And I think that’s in fact the case: Benjamin and Martha were also first cousins.  Back in July I had thought that perhaps Benjamin Seligmann and his wife Martha Seligmann were cousins since both had the surname Seligmann.  I thought that their fathers, Isaac and Jakob, respectively, could have been brothers, but I had no way of proving it.  But now I know from Jakob’s death certificate that his father’s name was Seligmann ben Hirsch. Was that also the name of Isaac’s father?

A look at Isaac’s gravestone from the Steinheim Institute website revealed this, one of the most beautiful grave inscriptions I’ve ever seen:


האיש החשוב משכיל וטהור Here lies  the respected man wise and pure,
החבר ר’הירש בן כ”ה זעליגמאן the Torah Scholar Mr. Hirsch, son of the honored Mr. Seligmann of
גוילסהיים: למלאכתו מלאכת Gaulsheim. For his work was Heaven’s work.  As swift as 
שמים כצבי מהיר אור תורתו 5 a deer was the light of his Torah.  Like a sapphire. 
כספיר תאיר צדק קדמו פעמיו:  righteousness was before him.  A wholly righteous man, great in deeds, doing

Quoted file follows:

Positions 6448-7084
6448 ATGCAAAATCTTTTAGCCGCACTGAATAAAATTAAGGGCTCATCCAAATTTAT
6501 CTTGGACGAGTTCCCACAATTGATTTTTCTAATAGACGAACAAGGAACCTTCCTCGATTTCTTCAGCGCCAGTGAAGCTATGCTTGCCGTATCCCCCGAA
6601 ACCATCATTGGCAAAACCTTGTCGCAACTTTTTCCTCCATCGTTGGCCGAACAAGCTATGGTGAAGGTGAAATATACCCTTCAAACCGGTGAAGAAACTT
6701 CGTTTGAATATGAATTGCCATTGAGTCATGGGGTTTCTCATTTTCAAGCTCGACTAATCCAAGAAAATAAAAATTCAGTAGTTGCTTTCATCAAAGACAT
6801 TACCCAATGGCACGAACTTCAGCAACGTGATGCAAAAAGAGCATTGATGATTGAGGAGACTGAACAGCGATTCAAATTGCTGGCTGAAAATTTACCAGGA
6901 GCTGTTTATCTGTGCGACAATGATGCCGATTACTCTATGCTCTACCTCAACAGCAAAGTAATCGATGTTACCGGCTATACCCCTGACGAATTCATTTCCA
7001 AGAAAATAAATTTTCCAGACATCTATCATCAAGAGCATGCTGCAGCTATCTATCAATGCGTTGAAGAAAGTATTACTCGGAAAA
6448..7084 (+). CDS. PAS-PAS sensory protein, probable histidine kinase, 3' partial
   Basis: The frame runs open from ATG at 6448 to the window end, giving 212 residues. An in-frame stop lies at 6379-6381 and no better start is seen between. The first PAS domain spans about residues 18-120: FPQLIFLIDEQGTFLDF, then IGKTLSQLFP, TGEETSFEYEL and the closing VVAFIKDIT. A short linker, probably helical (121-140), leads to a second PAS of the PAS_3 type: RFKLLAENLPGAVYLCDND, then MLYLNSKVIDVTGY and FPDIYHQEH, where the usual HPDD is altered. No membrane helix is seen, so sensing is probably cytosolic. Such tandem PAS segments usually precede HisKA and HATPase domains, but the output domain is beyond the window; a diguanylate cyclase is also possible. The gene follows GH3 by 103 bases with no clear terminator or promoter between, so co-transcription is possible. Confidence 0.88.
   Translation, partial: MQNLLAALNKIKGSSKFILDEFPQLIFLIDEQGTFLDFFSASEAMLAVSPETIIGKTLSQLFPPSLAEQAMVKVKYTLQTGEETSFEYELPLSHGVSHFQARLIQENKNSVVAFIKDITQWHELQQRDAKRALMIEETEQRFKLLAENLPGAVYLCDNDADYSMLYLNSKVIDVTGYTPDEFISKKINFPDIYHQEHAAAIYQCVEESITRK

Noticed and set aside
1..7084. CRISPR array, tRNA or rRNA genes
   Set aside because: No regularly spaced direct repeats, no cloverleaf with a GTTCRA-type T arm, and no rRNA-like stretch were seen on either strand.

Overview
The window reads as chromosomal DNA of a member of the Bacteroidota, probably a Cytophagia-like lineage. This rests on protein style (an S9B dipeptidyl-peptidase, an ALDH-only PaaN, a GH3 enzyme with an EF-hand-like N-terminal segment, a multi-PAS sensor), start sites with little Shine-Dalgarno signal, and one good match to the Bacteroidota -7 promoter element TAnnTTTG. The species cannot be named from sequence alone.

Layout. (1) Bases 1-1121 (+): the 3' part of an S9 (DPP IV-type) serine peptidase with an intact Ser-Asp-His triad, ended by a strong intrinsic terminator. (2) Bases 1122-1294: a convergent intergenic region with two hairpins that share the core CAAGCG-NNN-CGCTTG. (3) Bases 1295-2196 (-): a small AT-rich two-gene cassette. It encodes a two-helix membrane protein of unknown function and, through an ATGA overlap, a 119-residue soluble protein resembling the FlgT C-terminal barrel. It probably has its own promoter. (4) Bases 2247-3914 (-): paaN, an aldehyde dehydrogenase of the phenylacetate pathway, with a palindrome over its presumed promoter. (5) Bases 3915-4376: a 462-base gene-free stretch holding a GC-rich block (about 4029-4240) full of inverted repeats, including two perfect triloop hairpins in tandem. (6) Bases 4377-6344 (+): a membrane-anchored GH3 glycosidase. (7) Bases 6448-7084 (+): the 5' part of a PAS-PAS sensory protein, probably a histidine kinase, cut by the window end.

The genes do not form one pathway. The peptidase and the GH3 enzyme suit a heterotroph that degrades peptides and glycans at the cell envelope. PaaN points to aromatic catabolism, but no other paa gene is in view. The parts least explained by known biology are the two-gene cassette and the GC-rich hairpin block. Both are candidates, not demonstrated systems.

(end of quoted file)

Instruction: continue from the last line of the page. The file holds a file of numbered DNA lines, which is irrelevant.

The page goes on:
איש תמים ורב פעלי’ גומל חסדים many acts of lovingkindness  for the
רבים: לרעבים וצמאים hungry and thirsty.  
אורו נגנז יום וי”ו ך”ה ובא He died on six, 25 Iyar, and he came
למנוחתו כבוד יו’ א’ך”ו אייר 10 to his honored resting place Day 1, 27 Iyar.
לפרט יקר בעיני ד’המות’ לחסידי’ Especially dear in the eyes of the Lord is the death of the pious.
תנצב”ה May his soul be bound up in the bonds of eternal life.


(Thank you to Neil, Bracha, and Gerald from Tracing the Tribe on Facebook for help in translating the Hebrew; the original German translation on the Steinheim site did not translate well into English using Google Translate, so I decided it would be better to  get a translation of the Hebrew directly rather than getting a translation of the translation. If the lines of the translation do not line up exactly with the Hebrew text, that is my error, not that of my translators.)